BELGRADE – When the influence of the West on the Balkans fades out, there will be a new wave of unrest which will result in redrawing the borders as we know them today, writes Serbian daily “Blic”.

New refugee waves, such as those in the nineties, would again sweep the Balkans. Timothy Les, former head of the British Embassy in Banja Luka and director of the agency “New Europe”, which deals with the assessment of political risk in Eastern Europe, says this in his analysis.

Les says that the chaos will begin with the secession of the Republika Srpska, which will join Serbia through a referendum. According to him, such scenario will be strongly advocated by Russia, which will wholeheartedly accept the weakening of the West’s influence in the Balkans.

According to Les, this will start the domino effect. Croats from Bosnia would try to join the part of the territory on which they live to Croatia, which would help them in it with all of its power. Albanians in Macedonia will rebel and try to break off a good part of the country. Thus extended Albania would then merge with Kosovo, fulfilling the long-term goal of creating the “Greater Albania”.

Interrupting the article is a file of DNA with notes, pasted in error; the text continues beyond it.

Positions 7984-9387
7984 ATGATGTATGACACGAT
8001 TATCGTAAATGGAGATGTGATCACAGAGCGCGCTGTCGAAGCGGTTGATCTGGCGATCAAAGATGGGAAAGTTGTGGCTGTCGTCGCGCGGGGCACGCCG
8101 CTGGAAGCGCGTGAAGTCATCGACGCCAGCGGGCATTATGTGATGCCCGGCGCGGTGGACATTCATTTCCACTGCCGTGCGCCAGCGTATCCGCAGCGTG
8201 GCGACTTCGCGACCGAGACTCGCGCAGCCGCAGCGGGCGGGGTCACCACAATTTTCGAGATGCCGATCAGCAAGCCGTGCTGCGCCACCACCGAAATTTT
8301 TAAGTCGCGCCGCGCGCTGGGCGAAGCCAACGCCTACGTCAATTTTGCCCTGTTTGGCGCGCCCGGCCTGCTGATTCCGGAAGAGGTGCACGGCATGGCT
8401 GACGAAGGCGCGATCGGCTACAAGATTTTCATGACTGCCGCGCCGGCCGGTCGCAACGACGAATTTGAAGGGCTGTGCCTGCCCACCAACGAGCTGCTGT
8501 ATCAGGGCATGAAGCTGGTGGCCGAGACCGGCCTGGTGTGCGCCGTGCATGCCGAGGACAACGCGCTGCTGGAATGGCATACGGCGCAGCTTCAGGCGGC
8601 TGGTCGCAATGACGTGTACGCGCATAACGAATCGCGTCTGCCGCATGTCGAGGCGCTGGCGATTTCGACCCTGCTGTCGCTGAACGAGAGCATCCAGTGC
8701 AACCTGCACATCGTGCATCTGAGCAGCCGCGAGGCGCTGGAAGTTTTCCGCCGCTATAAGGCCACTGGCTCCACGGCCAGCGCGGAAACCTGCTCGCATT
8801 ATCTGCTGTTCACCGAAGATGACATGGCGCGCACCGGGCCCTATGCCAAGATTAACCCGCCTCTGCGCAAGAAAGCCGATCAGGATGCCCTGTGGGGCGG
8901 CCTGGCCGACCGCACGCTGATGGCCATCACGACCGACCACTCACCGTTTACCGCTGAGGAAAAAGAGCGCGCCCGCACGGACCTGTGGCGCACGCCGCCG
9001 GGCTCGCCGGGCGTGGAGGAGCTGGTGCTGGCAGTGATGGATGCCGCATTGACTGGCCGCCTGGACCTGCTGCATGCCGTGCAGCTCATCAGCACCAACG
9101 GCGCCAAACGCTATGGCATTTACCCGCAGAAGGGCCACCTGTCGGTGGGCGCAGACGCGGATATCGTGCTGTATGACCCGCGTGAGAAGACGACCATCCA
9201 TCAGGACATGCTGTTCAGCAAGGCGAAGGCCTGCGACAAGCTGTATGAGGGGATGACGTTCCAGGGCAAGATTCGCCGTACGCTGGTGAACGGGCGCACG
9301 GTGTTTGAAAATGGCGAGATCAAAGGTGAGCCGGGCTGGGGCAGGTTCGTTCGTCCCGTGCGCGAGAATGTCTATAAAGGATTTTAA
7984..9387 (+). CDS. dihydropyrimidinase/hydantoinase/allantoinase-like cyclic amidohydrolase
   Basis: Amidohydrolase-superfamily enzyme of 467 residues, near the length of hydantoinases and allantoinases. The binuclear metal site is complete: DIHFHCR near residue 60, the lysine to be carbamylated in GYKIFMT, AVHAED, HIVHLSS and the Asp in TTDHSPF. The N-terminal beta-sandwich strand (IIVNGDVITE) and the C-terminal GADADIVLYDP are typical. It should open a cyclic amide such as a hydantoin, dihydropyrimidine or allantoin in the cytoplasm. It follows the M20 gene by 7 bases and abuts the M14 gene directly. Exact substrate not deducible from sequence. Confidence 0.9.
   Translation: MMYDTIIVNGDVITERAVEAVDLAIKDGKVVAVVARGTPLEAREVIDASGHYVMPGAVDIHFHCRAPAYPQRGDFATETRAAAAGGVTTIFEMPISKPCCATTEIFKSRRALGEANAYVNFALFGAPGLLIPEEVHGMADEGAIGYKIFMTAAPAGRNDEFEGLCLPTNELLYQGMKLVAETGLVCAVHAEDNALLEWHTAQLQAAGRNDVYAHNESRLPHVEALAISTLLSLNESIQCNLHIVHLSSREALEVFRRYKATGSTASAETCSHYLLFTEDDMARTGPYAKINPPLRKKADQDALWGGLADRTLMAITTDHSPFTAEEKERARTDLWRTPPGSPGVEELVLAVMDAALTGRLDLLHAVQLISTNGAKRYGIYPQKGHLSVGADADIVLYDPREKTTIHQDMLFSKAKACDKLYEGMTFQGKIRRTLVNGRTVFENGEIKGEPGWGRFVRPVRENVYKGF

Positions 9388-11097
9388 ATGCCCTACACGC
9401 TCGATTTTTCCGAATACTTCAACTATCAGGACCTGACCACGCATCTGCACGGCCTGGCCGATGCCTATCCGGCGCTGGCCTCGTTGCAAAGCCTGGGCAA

Apocalyptic analysis of the British professor and diplomat does not stop at this. According to him, the pro-Serb population of Montenegro, which makes half of the population of the country, will seek merger with the now expanded Serbia. For all that, their chance for expanding the borders will seek Greece and Bulgaria, which would then seek the rest of the broken Macedonia, says Les.

Russia would use such an epilogue and strengthen its position in the Balkans, primarily because of the traditionally good relations with Orthodox countries, such as Serbia, Montenegro, Greece and even Bulgaria.

Rapid growth of Islamic extremism would cause a big problem, and would undoubtedly attract numerous jihadists from Saudi Arabia and similar countries, says Les. Having in mind the monstrous crimes committed by jihadists in the nineties, escalation of the violence in some parts of the Balkans would be inevitable. Such scenario would only inflame the growing Islamization of Europe, believes Les.

The EU and US would not recognize such a redrawing of the boundaries, and would certainly invest a lot of effort to prevent such outcome. However, says Les, the power of the West would now drop so low that there would not be much they would be able to do.

“Maybe the new Balkan order will not happen tomorrow, but as the power of the EU fades, the day of commencement of such conflicts is getting closer,” concludes British diplomat and professor.